“Then whose mind has it taken? No one knows. No one ever knows.”


“What if I told you I did?”


Kandri turns him a wry smile, but the look fades quickly into one of alarm. “You don’t really,” he murmurs. “Do you?”


Among the worst powers ascribed to a yatra is the ability to sense when it has been detected. To look out through stolen eyes, read the faces around it, and know who has guessed the truth. Such persons are doomed; the yatra will not rest until it kills them.


Mektu snaps a branch from the fishhook-tree fence. He draws his thumb over a long, savage thorn.


“You’ve never faced one,” he says.


Kandri bites his lips. He’s heard the stories, from the time before he came to live with Mektu and the rest of the family. Absurd stories, conflicting, intractable as weeds. How a yatra assaulted their little brother, the youngest, who still sleeps with a knife in his hand. Or was the target that spinster aunt, who set the orphanage on fire? Or their father, who rises, dresses, unlocks gates, walks for miles in his sleep? Or Mektu himself?


“There’s never any proof,” Kandri hears himself say. “I don’t believe the damned things exist.”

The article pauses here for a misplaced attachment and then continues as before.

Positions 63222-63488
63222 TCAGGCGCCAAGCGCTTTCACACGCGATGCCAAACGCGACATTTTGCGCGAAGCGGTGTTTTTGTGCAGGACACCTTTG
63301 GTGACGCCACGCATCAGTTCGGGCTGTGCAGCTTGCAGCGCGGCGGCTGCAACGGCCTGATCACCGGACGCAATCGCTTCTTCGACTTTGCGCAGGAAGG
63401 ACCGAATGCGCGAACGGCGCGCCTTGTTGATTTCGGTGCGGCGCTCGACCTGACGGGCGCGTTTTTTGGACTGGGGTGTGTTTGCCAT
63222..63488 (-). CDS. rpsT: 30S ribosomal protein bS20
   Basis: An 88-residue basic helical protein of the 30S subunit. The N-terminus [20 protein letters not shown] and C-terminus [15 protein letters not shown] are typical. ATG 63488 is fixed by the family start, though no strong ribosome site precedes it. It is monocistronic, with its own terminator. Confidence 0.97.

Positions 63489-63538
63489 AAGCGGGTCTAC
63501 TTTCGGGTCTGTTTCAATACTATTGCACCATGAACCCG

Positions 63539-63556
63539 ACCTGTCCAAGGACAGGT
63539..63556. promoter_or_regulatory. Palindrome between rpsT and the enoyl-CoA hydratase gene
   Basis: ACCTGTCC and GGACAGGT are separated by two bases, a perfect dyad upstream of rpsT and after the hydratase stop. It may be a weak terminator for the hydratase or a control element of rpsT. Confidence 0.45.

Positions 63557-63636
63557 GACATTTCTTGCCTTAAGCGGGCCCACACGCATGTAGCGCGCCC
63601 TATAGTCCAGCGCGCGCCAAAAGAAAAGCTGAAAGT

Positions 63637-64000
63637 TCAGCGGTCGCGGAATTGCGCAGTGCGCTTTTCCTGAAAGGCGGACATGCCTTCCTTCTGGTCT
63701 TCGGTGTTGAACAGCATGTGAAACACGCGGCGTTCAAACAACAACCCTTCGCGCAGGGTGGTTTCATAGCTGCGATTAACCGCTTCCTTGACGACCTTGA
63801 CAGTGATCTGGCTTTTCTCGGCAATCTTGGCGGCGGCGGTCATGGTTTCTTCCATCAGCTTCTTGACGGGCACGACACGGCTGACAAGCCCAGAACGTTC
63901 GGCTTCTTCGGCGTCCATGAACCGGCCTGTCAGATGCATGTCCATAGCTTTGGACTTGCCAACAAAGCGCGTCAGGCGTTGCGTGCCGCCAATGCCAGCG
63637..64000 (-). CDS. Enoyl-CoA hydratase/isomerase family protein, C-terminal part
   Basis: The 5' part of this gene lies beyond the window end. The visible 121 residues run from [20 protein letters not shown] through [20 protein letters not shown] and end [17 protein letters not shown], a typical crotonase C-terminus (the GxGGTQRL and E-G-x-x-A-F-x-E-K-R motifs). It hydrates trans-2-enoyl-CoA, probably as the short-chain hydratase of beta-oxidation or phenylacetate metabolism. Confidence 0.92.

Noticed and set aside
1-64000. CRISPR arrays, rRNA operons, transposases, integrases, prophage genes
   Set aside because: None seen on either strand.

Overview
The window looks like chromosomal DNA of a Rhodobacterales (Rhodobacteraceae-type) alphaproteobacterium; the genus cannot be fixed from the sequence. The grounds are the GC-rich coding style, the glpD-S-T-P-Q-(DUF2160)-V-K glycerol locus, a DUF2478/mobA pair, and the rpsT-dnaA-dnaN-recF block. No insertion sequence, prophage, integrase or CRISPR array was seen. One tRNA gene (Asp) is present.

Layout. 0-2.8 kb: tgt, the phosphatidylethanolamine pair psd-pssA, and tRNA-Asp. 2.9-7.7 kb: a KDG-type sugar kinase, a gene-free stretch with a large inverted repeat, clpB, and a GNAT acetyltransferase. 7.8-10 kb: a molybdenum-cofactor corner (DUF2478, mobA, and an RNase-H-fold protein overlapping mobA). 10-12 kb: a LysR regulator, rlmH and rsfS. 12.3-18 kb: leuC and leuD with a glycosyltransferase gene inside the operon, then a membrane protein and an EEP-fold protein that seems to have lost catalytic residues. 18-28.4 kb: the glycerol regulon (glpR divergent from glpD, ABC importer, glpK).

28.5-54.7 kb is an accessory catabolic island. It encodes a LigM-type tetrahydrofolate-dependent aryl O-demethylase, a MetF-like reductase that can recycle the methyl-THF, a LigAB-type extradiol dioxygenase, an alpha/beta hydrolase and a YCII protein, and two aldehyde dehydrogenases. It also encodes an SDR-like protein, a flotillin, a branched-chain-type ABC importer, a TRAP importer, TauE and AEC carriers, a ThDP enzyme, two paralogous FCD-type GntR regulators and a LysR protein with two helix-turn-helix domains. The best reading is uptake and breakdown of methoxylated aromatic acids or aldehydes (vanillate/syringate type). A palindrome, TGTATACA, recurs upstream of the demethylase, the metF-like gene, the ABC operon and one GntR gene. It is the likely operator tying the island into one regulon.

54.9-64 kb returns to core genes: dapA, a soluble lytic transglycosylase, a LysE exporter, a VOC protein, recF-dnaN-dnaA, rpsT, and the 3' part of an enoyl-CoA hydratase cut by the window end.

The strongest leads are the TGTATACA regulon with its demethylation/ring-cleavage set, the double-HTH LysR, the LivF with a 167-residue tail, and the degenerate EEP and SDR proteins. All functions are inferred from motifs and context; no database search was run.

“Four cases last year.”


Kandri chuckles. Four rumored yatras in the world’s greatest army. All of them elsewhere, naturally: in some mountain division or wilderness fort, never here in Eternity Camp where the question might be settled. But perhaps this time it will be settled. The eldest son has a toothache, after all.


Then he sees the flash of red on Mektu’s finger, bright in the morning sun. “Never laugh at them,” says his half-brother. “They can’t stand it when you laugh.”

* * *

Many nights thereafter, in the wastes and hovels and palaces of Urrath, Kandri will lie brooding on the power of shame. What did he unleash, by laughing at Mektu then? If he had summoned more patience, if he had listened to his half-brother’s ravings a bit more generously, if he had simply kept his silence, everything might have been different. Even the murders, even that catastrophic night. His feet might have carried him elsewhere; he might never have glimpsed the crooked shack or heard the cries from within. He and Mektu might still be as they once were: unnoticed, invisible, far less than a footnote to this war.